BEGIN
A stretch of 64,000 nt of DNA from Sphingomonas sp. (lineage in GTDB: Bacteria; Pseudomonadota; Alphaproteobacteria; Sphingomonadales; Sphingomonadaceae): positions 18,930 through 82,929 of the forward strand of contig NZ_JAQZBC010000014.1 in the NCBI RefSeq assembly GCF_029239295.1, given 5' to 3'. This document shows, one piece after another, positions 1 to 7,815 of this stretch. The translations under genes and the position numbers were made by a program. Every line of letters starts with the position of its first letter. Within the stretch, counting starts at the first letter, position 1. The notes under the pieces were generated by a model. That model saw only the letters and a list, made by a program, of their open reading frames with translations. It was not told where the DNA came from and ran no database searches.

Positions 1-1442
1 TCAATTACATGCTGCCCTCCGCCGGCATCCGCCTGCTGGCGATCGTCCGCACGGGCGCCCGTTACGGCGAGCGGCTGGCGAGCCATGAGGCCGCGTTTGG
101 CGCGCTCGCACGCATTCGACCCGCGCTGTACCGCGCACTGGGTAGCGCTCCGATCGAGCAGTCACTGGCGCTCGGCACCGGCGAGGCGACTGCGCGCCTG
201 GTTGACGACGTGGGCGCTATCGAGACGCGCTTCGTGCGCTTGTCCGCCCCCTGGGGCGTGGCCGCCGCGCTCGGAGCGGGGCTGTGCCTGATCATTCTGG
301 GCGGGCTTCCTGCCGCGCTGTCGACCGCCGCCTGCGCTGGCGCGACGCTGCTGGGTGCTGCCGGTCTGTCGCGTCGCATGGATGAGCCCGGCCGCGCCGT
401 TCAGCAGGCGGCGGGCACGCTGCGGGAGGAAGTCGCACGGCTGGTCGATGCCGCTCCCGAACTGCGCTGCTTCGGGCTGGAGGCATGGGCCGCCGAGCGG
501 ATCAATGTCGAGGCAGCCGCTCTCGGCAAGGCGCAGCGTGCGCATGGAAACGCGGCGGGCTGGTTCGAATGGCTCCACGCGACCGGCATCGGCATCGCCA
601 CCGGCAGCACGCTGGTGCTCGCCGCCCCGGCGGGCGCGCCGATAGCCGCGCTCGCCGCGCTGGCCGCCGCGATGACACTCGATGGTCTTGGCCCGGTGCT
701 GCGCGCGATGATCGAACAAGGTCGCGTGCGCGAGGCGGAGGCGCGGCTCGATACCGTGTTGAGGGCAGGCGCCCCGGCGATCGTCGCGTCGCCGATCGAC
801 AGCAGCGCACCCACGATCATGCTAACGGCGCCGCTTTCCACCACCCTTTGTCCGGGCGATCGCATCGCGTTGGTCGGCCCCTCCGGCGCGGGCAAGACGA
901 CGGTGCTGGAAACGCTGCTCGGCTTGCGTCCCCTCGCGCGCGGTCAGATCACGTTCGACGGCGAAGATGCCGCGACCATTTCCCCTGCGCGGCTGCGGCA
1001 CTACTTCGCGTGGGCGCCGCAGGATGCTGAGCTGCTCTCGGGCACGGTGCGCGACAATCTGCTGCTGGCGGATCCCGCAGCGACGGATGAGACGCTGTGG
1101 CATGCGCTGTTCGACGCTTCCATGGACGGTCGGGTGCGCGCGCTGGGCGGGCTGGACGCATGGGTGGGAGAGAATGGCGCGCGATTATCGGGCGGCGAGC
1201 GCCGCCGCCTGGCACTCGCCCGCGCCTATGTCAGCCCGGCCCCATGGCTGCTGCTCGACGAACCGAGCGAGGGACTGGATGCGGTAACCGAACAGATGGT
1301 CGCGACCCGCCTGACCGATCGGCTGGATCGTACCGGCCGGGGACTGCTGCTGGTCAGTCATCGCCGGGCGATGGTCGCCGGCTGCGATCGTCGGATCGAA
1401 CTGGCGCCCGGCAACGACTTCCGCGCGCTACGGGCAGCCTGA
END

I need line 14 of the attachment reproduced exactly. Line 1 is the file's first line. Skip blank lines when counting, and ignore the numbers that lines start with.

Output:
1101 CATGCGCTGTTCGACGCTTCCATGGACGGTCGGGTGCGCGCGCTGGGCGGGCTGGACGCATGGGTGGGAGAGAATGGCGCGCGATTATCGGGCGGCGAGC